Though the evidence points to definite changes in the atmosphere due to our industrial activity, we don’t talk much about climate change and global warming on this web site. For one, the political connotations and passions that arise upon mentioning such phrases are often overdone and counterproductive. And, to be honest, the whole debate over whether it’s happening or not misses the point. We need not focus on the warming (or perceived lack thereof). What we need to look at is the fact that we consume finite resources at an alarming rate.
Furthermore, the idea of global warming doesn’t square with our reality. It’s literally freezing here in Washington, D.C. The mercury has risen above the freezing point only once or twice (even during the day) for the last week, which is an unusually harsh and prolonged cold snap for D.C. Cold weather has gripped two-thirds of the U.S. and another cold front swept down from Canada this weekend, further chilling most of the country. The Potomac River is frozen, as are the oranges in Florida. Our brains tell us, “In one of the coldest winters I can remember, how can it be that the planet is warming?” As a modern species, we are incapable of reacting to any “global warming” in a meaningful way. The phrase, the concept, and the efforts at awareness are largely incompatible with our daily lives. It’s similar to using images of polar bears stranded on tiny melting icebergs to get people to act. We may feel sad or bad for the bear but are we going to change our daily behavior for the sake of animals we never see? When the weather is unusually frigid, are we really going to think about how our actions may contribute to a general warming trend for the planet? We can’t easily perceive that driving or heating our homes has a major negative impact on the environment. Even if it does, the problems seem so far away and unconnected that it doesn’t matter to us. The effects of our actions are only apparent and perceivable over long enough horizons and in certain locations. If we are not around long enough or in the right spot, it doesn’t really matter to us. Hence, since our 70-80 year average lifespan in the developed world is only a blip in geological time and most of us don’t live in places where climate change can be readily seen (Alaska, the Maldives, Greenland etc.), there is no real incentive to change our behavior. If I live in a heavily polluted area, it’s real to me and my neighbors and we may act. If I don’t live there, it’s likely I won’t.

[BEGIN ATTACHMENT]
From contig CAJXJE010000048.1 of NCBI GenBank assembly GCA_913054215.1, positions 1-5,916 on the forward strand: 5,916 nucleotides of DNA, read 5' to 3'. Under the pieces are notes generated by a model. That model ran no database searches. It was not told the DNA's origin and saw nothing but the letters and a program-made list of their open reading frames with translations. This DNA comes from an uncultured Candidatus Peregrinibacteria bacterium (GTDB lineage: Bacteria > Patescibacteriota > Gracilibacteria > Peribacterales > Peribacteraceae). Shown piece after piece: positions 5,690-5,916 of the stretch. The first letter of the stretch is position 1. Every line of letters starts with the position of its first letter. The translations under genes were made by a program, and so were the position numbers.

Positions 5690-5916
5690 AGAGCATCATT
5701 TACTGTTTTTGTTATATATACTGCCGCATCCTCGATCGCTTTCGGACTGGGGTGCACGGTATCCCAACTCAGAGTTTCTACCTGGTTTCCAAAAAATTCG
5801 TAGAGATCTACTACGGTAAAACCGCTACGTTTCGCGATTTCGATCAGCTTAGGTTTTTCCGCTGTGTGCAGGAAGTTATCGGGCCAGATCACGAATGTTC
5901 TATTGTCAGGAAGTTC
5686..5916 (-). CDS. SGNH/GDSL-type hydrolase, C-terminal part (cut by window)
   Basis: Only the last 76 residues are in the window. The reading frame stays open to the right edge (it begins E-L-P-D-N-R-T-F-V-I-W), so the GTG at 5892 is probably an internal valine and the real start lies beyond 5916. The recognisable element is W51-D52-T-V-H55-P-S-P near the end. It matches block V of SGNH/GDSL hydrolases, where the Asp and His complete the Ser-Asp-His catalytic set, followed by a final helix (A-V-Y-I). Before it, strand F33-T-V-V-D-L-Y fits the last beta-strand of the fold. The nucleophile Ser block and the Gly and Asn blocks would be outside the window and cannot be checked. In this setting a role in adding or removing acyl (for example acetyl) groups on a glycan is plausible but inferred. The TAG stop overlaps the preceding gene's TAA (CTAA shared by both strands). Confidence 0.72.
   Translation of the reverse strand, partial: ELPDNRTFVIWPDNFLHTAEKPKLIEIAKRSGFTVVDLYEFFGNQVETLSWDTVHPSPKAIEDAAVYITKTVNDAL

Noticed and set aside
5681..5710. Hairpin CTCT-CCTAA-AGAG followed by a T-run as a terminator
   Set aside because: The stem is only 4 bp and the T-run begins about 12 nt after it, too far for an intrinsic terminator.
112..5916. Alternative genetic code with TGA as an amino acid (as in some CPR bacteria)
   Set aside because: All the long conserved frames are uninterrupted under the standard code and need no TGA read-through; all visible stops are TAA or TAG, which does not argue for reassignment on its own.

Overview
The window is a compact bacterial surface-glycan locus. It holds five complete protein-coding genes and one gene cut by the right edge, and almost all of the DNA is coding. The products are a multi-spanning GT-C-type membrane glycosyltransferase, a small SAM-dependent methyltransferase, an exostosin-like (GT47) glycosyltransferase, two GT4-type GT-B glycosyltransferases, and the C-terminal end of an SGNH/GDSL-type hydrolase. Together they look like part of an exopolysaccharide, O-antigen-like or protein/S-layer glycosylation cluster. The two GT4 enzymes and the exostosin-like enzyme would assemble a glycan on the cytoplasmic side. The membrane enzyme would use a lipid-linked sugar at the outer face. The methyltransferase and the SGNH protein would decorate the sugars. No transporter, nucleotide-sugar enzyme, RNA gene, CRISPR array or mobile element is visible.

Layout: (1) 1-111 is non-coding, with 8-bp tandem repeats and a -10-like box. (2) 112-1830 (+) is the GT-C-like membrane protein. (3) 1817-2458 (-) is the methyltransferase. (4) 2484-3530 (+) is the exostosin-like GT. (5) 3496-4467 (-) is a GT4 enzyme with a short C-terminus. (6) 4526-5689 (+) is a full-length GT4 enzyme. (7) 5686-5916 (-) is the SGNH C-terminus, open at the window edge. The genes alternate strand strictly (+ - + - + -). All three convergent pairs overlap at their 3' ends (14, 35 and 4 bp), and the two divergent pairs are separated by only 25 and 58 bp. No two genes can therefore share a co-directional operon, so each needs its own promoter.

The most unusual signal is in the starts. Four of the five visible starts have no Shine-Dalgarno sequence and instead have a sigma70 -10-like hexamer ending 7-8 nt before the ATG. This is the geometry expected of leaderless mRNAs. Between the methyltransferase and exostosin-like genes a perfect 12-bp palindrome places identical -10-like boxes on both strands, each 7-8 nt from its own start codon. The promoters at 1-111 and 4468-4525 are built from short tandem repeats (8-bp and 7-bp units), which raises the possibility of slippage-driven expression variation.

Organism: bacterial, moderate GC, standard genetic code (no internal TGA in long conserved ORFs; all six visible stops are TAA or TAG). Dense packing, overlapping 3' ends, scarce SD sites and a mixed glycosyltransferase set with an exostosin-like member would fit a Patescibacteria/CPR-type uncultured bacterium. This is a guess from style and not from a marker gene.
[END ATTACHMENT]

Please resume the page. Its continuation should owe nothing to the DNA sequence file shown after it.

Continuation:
This website is fundamentally pro-environment. The environment is, after all, the basis of life on earth. Our fancy technology, our modern lives, and our very survival are linked to it. From the lithium and oil mined from the ground to power our computers and our cars; from the cotton in our clothes and the food in our stomachs to the air we breathe and the water we drink, we are fundamentally attached to the environment. We may feel detached from the natural world in our skyscrapers and railway cars but they are all built from and powered by materials from the natural world. The only way we will transition to a more sustainable society that allows us the healthy natural environment we need is through two means: changing our behavior and changing our technology. Supply consumers with a smart meter that shows how much money they are using to power their appliances and feedback on how much carbon dioxide they are emitting and they have a better incentive to change their behavior. Give me the option to buy a regular internal combustion engine car or a hybrid that competes on price, reliability, safety, pizazz and every other category but runs on half the gas bill and I’ll take the hybrid hands down.
Neither changing our behavior (How are those New Year resolutions coming?) nor changing our technology (R&D costs, risk, consumer acceptance, safety, inconvenience, increased energy use) are easy tasks. But we are making progress and the pace of change is accelerating. Let’s continue shifting our focus away from melting glaciers and stranded polar bears toward behavioral and technological change that has more immediate and tangible feedback: money saved; new, alternative, and more efficient technologies and energy; comparable or increased convenience; perceivable positive changes in our local environment. Making these changes and protecting the environment go hand in hand. In the market economy model that’s spread across the world, there’s really no other choice. As a species we have great power but pathetic perspective. By implementing such changes, whether our mindset be “global freezing”, “global warming”, or something else entirely, we’ll all benefit from having a healthier and more sustainable relationship with the natural world. Glaciers and polar bears included.
– Justin Manger